Decoration methods in the promotional industry are ever-expanding. You already know the top two decoration options for apparel and accessories—embroidery and screen printing—but rhinestones and dye sublimation both have loyal followings as well. Decorators always are exploring different ways to apply these imprint favorites, coming up with creative ways to get the most out of the item's decoration. This exploration can create a lot of choices for you and your clients, the biggest of which being indirect or direct decoration. We broke it down for you on the next few pages so you can figure out which option is best for your clients and your business.
Indirect decoration, as its name suggests, is when a decorator works on a garment indirectly. This can be done in a number of ways. For screen printing, it means using a heat press to transfer artwork from a piece of paper to the garment, and for embroidery, it means using a debossing process to simulate the effect.
Brian Fuchs, president of Windswept Marketing, Asheville, N.C., explained the company's "indirect advantage" and what it means for distributors, end-buyers and end-users.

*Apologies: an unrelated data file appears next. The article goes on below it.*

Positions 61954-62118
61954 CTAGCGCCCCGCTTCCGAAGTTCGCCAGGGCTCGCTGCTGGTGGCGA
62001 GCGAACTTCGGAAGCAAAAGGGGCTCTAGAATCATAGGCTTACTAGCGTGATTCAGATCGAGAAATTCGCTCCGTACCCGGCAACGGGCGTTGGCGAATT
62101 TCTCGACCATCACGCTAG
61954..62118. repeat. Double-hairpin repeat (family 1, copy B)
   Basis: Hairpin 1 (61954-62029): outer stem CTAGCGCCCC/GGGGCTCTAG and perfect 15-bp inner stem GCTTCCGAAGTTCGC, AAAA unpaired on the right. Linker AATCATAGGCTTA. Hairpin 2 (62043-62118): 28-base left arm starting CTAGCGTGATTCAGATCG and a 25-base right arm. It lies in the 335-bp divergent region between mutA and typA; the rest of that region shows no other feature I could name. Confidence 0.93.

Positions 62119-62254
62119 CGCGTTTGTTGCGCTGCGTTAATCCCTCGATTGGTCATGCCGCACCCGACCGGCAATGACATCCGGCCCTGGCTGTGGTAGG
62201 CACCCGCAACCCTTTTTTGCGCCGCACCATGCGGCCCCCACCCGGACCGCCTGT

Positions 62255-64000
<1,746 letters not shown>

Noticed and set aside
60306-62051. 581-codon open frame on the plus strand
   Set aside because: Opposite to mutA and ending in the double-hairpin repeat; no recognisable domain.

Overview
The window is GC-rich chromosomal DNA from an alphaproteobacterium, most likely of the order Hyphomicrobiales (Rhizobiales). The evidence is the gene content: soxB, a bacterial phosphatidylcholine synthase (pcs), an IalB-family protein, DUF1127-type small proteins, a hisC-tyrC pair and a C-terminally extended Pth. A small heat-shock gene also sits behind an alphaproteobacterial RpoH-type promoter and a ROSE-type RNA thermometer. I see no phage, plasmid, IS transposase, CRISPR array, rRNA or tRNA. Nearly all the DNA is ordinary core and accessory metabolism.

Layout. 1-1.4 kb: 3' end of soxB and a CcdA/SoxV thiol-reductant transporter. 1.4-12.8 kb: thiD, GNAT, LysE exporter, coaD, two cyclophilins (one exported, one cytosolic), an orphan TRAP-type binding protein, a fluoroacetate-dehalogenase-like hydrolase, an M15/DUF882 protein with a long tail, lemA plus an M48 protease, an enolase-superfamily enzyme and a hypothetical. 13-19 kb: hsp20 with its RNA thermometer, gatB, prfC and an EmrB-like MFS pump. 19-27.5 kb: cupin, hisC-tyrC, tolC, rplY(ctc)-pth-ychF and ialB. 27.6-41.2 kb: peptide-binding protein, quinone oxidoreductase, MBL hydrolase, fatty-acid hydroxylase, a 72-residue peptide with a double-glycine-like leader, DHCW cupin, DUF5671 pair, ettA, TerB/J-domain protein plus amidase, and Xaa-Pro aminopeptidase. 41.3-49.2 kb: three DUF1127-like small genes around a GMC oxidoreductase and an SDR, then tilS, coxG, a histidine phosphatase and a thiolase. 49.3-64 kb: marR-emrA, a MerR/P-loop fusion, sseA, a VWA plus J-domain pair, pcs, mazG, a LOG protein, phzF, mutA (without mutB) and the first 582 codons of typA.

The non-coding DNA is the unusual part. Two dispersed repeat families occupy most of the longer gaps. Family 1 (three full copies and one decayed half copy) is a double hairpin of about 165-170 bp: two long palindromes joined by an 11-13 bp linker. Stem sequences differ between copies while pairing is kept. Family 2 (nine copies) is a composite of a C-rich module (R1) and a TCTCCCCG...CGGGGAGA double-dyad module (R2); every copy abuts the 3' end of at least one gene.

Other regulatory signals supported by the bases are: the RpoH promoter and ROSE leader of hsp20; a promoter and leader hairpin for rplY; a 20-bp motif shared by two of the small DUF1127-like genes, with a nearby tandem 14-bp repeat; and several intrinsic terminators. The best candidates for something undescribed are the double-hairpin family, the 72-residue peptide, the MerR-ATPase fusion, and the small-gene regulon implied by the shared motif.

What Are Your Options?
"The 'indirect advantage' is a big umbrella name that covers all the ways that we brand and decorate apparel," he said. "But we do them all in a very unique way that allows us to stock the decoration and brand the apparel as needed, when needed." Fuchs mentioned that the most popular indirect decoration is embroidery, but your client can choose one of many other imprint options as well, such as dye sublimation or bedazzled rhinestones. Fuchs noted that the indirect decoration process with embroidery or any other imprint option eliminates issues that arise with direct imprinting like loose threads, an itchy backside of the imprint and puckering.